★ Flashback

Flashback cover Ian Hocking


It’s been five years com­ing, but my nov­el Flashback, sequel to Déjà Vu, is now avail­able in the Kindle store. The price is £2.13 in the UK and some­thing approx­im­at­ing that in the US. To be hon­est, this is a little more expens­ive than I inten­ded. I was — and still am — aim­ing for some­thing closer to £1.80 or £1.70 and it is prob­ably mup­petry on my part that the price has come out high­er. If I can fig­ure it out, the price will prob­ably drop a few pence over the com­ing week.

There are many people to thank. Beta read­ers, those who helped me with research into air crash invest­ig­a­tion and aero­naut­ics, my edit­or Clare Christian and cov­er design­er Emma Barnes of Snowbooks all get major, major props.

I’ve settled on the fol­low­ing blurb (thanks for your com­ments, Ed!):

A fifty-year-old mys­tery is about to be solved.

Summer, 1947: Airliner ‘Star Dust’ radi­os a suc­cess­ful trans-Andean flight from Buenos Aires to Santiago, and sig­nals its inten­tion to land. Four minutes pri­or to touch­down, it sends the let­ter sequence ‘S-T-E-N-D-E-C’, then silence. Star Dust van­ishes along with all pas­sen­gers and crew.

Winter, 2003: German Freedom Flight DFU323 crashes in the Bavarian National Forest. The only clue to its fate is the co-pilot’s final trans­mis­sion, shouted against the roar of fail­ing engines: ‘Stendec! Stendec!’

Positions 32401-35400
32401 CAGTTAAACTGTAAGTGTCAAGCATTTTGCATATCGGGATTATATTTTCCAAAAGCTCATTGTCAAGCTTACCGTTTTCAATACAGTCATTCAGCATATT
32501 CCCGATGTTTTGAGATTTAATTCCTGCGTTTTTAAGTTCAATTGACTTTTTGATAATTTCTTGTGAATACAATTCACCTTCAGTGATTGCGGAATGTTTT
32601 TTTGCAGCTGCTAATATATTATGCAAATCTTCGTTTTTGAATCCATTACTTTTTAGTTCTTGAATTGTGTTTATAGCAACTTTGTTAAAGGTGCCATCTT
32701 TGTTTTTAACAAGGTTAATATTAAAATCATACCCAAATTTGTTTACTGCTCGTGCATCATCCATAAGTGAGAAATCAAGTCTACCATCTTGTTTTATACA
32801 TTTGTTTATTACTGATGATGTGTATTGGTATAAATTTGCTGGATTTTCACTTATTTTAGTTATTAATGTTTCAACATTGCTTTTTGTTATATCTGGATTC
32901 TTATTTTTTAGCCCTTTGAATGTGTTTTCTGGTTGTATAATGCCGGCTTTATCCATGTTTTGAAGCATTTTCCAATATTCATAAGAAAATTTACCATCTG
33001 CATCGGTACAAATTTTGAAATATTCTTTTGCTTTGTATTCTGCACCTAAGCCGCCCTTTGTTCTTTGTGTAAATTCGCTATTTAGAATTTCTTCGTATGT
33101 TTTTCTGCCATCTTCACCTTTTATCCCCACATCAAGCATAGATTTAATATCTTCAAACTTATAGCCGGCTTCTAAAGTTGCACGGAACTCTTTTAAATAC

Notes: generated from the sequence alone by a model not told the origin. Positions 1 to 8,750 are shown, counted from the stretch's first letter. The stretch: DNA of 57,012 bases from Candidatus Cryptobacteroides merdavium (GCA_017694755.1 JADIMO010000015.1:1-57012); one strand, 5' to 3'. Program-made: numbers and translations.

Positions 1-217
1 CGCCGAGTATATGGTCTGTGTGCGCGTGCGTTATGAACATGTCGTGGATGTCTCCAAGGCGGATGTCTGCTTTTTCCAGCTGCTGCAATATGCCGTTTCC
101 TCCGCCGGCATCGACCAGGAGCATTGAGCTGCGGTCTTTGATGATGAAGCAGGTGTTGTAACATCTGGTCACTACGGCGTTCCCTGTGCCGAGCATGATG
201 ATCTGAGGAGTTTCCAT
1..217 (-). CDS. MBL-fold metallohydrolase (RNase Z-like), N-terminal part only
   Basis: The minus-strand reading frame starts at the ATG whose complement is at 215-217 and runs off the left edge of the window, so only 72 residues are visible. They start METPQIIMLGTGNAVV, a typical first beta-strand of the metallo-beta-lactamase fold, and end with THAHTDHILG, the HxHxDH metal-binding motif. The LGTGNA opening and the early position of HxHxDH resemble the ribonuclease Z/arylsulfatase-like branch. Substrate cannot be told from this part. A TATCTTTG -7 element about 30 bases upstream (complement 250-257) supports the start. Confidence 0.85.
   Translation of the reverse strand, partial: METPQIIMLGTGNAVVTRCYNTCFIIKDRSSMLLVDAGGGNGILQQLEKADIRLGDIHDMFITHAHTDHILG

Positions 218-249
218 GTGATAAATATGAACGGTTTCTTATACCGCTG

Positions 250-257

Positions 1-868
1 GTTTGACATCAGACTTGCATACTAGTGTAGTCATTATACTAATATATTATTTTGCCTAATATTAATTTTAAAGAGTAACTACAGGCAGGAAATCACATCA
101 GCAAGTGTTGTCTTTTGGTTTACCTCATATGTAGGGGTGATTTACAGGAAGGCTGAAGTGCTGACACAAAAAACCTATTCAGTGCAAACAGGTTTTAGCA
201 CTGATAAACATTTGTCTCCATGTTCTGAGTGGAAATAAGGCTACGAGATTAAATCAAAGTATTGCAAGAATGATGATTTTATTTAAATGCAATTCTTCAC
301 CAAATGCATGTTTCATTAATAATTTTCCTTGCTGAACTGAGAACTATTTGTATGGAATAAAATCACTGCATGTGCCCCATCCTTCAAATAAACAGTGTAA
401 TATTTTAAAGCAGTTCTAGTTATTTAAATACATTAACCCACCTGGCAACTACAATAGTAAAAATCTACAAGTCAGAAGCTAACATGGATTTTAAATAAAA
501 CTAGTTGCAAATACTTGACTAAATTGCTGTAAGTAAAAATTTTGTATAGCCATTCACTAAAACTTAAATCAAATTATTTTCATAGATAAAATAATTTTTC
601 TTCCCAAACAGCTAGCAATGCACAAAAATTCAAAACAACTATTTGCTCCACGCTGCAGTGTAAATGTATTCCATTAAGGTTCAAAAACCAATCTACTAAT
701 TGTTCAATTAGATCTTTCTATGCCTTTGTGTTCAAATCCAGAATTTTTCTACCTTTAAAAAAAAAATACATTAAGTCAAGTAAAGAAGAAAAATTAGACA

The enig­mas of DFU323 and Star Dust will lead back to a start­ling con­spir­acy that reaches fifty years into the past – and one hun­dred years into the future.

How do I feel? I feel fine.

Flashback (The Saskia Brandt Series)

Flashback: The Blurb

Flashback, sequel to Déjà Vu, is on sched­ule for pub­lic­a­tion next month. I’m cur­rently work­ing on the blurb — the catchy descrip­tion you typ­ic­ally find on the back of the phys­ic­al book, or in the Amazon descrip­tion in the case of an ebook. I’m not sure wheth­er it’s good or bad. All I know is I’m ter­rible at writ­ing these things. If you have any com­ments, I’d appre­ci­ate them.

A fifty-year-old mys­tery is about to be solved.

Summer, 1947: Avro-Lancastrian ‘Star Dust’ reports a suc­cess­ful trans-Andean flight from Buenos Aires to Santiago, and sig­nals its inten­tion to land. Four minutes pri­or to touch­down, it sends the let­ter sequence ‘S-T-E-N-D-E-C’, then silence. Star Dust van­ishes along with all pas­sen­gers and crew.

Winter, 2003: German Freedom Flight DFU323 crashes in the Bavarian National Forest. The only clue to its fate is the co-pilot’s final trans­mis­sion, shouted against the roar of fail­ing engines: ‘Stendec! Stendec!’

Jem Shaw, an English stu­dent, is now on the run in Germany. Her one hope is a woman who should have been onboard DFU323: the mys­ter­i­ous Saskia Brandt. Pursuing them both is a man called Cory. He might be a sol­dier. He might be a hit­man. He wants to stop Jem Shadw and find Saskia Brandt — wherever she is.

The enig­mas of DFU323 and Star Dust will lead back to a start­ling con­spir­acy that reaches fifty years into our past — and one hun­dred years into our future.

It’s shit, isn’t it? You can tell me.

Stash in the Attic

It’s September, it’s get­ting chilly, and there’s a meme going around. This one comes from the nose of Aliya Whiteley, author of Light Reading (and much more). The the Vampire Lestat who infec­ted her is David Isaak. On his blog, he asked, ‘What is in your unpub­lish­able pile?
Continue read­ing “Stash in the Attic”